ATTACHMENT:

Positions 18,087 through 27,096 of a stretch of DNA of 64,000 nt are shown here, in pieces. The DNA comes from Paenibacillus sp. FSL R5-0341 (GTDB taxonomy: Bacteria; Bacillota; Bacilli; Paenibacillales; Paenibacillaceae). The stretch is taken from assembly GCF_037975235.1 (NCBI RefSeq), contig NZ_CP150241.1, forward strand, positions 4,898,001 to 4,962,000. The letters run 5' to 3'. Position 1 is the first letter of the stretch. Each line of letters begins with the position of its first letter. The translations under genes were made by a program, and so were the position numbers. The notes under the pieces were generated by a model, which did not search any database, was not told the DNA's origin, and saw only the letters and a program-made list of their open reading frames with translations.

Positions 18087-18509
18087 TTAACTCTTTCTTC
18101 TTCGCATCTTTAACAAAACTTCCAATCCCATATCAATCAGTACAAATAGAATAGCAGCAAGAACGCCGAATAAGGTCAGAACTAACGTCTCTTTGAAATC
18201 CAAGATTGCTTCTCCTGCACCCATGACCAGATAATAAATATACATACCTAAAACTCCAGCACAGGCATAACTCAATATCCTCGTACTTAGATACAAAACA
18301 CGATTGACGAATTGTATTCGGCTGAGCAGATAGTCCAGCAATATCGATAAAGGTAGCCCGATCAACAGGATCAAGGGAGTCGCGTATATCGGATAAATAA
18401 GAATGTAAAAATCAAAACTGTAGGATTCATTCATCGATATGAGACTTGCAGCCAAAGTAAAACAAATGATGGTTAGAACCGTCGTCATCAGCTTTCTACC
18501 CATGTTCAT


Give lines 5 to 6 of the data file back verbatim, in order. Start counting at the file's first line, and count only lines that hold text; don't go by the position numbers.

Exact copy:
18201 CAAGATTGCTTCTCCTGCACCCATGACCAGATAATAAATATACATACCTAAAACTCCAGCACAGGCATAACTCAATATCCTCGTACTTAGATACAAAACA
18301 CGATTGACGAATTGTATTCGGCTGAGCAGATAGTCCAGCAATATCGATAAAGGTAGCCCGATCAACAGGATCAAGGGAGTCGCGTATATCGGATAAATAA